In 2011, I moved to Abu Dhabi, United Arab Emirates and served as an educator for the Abu Dhabi Education Council. I transitioned to Washington D.C. in 2013 and served two years with DC Public Schools. During this role, I was a teacher-leader and coach.
In 2015, I moved to Indianapolis and began serving as a 4th grade teacher at Victory College Prep where I have been teaching for 8 years. In 2020, I was awarded with a Congressional Recognition Award for my work both in and out of the classroom.
In April of 2021, I was awarded Teach for America’s Lisa M. Sabloski award for excellence in teaching.
During my final year in the MLS program I wrote a master’s thesis, which was an oral history project. I researched The Hering House, an important center of learning and cultural activity for South Bend’s African American Community in the first half of the twentieth century. It was modeled after similar efforts at Chicago’s Hull House. The project was a unique way of preserving South Bend History.
In 2009, I was contacted by the MLS program and the Wolfson Press (Indiana University.) I completed additional work on the Master’s Thesis and wrote and published the book The History of The Hering House: 1925-1963 under my maiden name Lisa Swedarsky.
I am also a poet and I love writing poetry. I have a collection of poems I would like to publish. These poems are reflections of the many experiences I had as a teacher.
Tell us about your book, A Teacher’s Love and how this story came to be.
A Teacher’s Love is a book that follows a young man named Caleb. Like many students today, Caleb faces extreme adversity at home. These challenges create obstacles both socially and academically. When he comes to school he knows he will be loved, he knows he will feel special. Caleb has a strong relationship with his teacher, he learns that he is capable of accomplishing anything he puts his mind to!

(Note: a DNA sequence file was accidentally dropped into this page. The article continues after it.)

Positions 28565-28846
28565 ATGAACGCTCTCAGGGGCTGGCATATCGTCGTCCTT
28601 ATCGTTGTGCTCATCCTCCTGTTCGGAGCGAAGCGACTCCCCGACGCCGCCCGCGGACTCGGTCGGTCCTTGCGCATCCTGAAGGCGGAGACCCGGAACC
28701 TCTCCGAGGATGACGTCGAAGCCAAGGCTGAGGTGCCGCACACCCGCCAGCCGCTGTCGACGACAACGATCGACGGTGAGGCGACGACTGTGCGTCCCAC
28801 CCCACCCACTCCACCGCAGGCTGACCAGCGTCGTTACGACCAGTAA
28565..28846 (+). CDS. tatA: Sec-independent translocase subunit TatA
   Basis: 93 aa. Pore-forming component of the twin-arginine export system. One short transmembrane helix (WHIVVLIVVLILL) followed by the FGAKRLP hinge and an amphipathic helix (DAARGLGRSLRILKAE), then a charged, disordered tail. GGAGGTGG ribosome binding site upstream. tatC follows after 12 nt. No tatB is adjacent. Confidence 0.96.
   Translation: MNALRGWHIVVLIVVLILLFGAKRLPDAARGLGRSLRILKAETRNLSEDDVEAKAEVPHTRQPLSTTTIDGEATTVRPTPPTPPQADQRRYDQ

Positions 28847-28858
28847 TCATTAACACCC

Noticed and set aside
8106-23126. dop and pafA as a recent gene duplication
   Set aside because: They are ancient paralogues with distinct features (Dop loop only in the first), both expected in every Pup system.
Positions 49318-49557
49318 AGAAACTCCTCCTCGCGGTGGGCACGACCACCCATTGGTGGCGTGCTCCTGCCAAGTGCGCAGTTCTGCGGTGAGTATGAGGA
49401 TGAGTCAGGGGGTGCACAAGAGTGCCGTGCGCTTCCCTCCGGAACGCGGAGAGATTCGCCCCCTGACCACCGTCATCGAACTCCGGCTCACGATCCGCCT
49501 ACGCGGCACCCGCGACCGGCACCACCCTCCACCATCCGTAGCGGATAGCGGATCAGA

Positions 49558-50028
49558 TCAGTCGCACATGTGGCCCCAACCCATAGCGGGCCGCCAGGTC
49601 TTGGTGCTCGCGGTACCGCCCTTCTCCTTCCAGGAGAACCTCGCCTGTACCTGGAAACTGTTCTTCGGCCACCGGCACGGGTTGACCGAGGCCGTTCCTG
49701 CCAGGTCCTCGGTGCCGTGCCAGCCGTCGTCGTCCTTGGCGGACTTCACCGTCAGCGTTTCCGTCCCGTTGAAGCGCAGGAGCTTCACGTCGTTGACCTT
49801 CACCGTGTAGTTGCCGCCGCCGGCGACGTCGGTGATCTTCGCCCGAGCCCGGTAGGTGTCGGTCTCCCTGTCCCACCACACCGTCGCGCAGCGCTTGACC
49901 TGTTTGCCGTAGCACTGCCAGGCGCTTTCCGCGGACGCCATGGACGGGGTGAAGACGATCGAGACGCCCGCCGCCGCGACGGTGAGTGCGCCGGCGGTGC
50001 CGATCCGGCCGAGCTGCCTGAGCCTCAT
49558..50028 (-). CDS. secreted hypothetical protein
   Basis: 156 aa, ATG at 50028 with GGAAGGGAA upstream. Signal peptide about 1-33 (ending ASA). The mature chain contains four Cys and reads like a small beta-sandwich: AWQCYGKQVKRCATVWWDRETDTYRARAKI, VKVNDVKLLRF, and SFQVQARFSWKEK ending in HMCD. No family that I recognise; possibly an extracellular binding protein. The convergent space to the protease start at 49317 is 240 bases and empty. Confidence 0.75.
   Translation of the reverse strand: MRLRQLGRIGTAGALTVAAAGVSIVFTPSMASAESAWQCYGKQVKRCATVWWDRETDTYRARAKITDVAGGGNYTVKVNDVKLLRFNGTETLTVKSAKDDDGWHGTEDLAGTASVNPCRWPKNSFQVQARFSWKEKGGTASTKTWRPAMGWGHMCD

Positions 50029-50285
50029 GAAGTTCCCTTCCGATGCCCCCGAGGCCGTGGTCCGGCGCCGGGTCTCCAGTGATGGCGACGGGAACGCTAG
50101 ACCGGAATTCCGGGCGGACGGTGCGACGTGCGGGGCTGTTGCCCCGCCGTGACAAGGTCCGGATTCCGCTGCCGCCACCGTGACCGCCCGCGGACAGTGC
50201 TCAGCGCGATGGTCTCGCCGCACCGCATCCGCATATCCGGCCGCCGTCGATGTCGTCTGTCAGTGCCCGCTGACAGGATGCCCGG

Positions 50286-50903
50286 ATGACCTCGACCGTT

This story was inspired by my students. I have been in the classroom nearly two decades (19 years). Student-teacher relationships are the single most important aspect of success in and out of the classroom! I had this story and many other stories written pre-COVID. I used the extra time at home during the midst of the pandemic to find an illustrator and get this book published!
Can you share your perspective of this story from your view as a student and now as a teacher?
From a student’s perspective, A Teacher’s Love is a book that will inspire children to come to school, work hard and dream big. Dreams are developed in the classroom and that is what I teach my kids.
Relationships are an important part of life and A Teacher’s Love celebrates special relationships children may have with their teacher. As a child, I faced a lot of adversity. My teachers and coaches really helped me stay in school which would eventually contribute to my desire to attend college and further my education.
From a teacher’s perspective, A Teacher’s Love is an expression of love and admiration I have for children, especially the students I teach and all the students I have taught over the years. Teaching is my calling, my purpose, and my passion. I am thankful for my teaching career because I know that the work I do in the classroom will always have a big impact on the lives of the children.
A Teacher’s Love is a message of love and hope that I would love to share with the world. My service to children and their families makes me feel complete.Learn more about Lisa and her book, A Teacher's Love